Chris Uminga‘s art invokes the cute and the scary, as this image of horror icons in elementary school epitomizes. Cute wins out slightly, with a Funko-ish aesthetic that nonetheless looks like it draws from influences like Tim Burton and Jhonen Vasquez.
As part of its new “Artists Alley” line, inspired by street art and distinctive takes on iconic characters, DC Collectibles is kicking off with Uminga’s take on the core three, sculpted by Joe Menna: Superman, Batman, and Wonder Woman. There are multiple variant versions, with Hot Topic getting zombie color schemes, Gamestop getting villain versions (Joker in Batsuit, Cheetah in Amazon armor, and Super-Luthor), Box Lunch getting glow-in-the-dark variants, black-and-white variants everywhere, and three different Batman variants at Entertainment Earth’s Comic-Con booth. Sets were shipped out to toy reviewers at random, and I got the standard edition, which is probably the set your casual consumer will want most anyway.
The packaging presentation is nice: the boxes feature the foil 20th anniversary logos for DC Collectibles, and the boxes have a wraparound flap on the front held in place with magnets, so you can easily open them into display positions.
It’s a somewhat collector-friendly design, slightly marred by two minor details. The first is that if you want to get that picture card out, you have to tear off a thin plastic strip, and it’s very easy to tear the cardboard when you do.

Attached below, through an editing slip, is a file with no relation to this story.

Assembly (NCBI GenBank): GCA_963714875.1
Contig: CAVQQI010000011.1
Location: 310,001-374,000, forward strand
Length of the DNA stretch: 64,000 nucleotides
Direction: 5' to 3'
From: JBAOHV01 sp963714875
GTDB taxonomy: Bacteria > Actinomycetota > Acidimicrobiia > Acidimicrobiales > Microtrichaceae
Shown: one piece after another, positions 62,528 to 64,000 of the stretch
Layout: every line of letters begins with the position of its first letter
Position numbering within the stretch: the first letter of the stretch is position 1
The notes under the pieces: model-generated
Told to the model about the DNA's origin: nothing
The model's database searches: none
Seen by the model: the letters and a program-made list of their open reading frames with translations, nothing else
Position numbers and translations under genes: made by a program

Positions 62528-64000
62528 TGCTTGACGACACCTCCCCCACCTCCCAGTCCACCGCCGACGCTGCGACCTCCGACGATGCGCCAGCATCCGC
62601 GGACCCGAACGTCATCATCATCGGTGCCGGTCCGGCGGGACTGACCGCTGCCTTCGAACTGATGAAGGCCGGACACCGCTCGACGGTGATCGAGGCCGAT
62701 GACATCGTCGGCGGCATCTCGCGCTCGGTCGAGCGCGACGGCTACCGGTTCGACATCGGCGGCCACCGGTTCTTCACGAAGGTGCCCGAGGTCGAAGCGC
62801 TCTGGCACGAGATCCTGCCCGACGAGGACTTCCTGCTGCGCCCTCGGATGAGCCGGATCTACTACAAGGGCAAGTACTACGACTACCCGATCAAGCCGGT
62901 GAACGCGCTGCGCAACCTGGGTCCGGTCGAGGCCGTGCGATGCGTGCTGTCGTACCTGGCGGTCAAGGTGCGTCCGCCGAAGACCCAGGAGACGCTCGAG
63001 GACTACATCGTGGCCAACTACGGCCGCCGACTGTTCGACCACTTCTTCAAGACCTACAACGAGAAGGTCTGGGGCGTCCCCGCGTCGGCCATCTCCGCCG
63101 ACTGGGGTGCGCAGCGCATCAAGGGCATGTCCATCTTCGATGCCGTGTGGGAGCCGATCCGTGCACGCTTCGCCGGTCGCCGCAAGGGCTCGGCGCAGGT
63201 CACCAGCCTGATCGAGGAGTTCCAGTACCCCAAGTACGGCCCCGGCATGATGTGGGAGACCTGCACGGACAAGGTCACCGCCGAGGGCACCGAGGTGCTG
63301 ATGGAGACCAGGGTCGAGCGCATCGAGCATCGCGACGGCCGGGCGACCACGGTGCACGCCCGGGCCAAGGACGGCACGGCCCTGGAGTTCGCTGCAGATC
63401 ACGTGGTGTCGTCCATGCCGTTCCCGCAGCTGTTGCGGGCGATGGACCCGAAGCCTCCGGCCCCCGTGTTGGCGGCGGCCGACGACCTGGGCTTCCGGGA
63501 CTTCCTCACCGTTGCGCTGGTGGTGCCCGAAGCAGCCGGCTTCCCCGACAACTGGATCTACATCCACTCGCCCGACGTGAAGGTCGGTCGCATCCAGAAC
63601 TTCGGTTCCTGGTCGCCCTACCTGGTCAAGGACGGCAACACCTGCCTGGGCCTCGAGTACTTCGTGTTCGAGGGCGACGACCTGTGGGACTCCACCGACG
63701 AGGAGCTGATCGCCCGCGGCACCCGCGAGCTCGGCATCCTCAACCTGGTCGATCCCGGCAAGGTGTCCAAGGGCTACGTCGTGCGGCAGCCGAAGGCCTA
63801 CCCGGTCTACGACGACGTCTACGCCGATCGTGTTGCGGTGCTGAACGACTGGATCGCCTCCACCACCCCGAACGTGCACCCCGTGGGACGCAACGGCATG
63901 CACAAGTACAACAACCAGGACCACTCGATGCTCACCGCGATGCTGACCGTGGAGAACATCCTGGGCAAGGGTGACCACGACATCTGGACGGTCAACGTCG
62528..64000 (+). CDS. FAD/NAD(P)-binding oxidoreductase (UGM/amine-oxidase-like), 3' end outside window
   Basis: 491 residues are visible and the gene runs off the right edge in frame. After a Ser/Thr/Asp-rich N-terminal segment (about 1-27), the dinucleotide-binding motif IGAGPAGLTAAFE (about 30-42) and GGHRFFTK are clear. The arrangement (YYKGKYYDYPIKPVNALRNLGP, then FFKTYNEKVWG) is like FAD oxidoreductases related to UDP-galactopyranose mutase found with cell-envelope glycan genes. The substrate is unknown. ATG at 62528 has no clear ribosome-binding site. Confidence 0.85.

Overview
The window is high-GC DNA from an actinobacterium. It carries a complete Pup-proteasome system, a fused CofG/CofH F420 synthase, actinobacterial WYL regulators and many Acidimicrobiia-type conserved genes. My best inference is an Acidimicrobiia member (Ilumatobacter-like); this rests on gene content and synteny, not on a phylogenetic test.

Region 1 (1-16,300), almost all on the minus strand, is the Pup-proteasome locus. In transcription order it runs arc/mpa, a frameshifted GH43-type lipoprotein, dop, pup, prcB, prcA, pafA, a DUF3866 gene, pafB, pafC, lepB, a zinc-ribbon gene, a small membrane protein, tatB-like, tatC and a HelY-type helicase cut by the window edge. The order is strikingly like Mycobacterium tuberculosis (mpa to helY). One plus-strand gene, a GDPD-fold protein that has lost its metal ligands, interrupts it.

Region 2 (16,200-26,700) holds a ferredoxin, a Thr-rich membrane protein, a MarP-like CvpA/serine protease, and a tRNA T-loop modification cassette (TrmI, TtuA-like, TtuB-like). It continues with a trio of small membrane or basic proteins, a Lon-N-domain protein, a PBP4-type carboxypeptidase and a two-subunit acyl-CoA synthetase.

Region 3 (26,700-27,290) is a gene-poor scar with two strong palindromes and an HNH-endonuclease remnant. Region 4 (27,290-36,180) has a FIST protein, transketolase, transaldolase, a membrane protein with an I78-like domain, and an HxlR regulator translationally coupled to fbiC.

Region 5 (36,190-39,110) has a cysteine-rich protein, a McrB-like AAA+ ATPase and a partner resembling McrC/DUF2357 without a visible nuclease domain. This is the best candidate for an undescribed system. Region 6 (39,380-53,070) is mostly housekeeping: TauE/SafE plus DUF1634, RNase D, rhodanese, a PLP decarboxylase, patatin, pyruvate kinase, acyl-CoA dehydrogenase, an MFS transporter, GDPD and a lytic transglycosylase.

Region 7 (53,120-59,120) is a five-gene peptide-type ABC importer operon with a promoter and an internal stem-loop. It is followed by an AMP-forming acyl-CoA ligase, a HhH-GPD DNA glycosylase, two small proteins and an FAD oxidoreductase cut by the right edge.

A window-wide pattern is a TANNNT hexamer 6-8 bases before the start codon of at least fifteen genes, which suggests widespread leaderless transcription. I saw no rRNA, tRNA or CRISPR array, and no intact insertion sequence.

The cards probably look better in the box sleeve anyway, but they come with an extra blank, presumably for anyone who wants to draw their own on official DC stationery.
The second is that Wonder Woman and Batman are held in place by plastic bands which you’ll have to break to get them out. Superman is not, so you can take him in and out of package as often as you desire.
While these are cartoon style, small details like the crease in the costume as black artists’ lines make these really feel like comics come to life.
Batman’s slightly peeved expression says a lot using very little. He also works the best with pupil-less eyes; Superman can maybe claim X-ray vision mode, but Wonder Woman does come off the most Chris Uminga-creepy in this regard.
While the figures are fairly solid and hard, smaller details like the lasso, Batman’s glove fins, and Supes’ cape have a little flex/give so they don’t feel like they’ll snap off. You can have fun with them.
As for scale, here’s a group shot alongside some popular 6-inch figures and a Funko Pop. (Poe Dameron’s kinda small, huh.)
At $40 apiece, these feel like a good value. They’re individually numbered as well, with the standard editions limited to a run of 3,000, and the variants significantly less.
They certainly won’t look out of place among similarly collectible characters.
Kids might not find them super-interesting to play with, but as display pieces their childlike appearances may appeal to young ‘uns who want to see themselves as superheroes. Adults are more likely to just appreciate a casual, fun take on the classics.
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Images: Luke Y. Thompson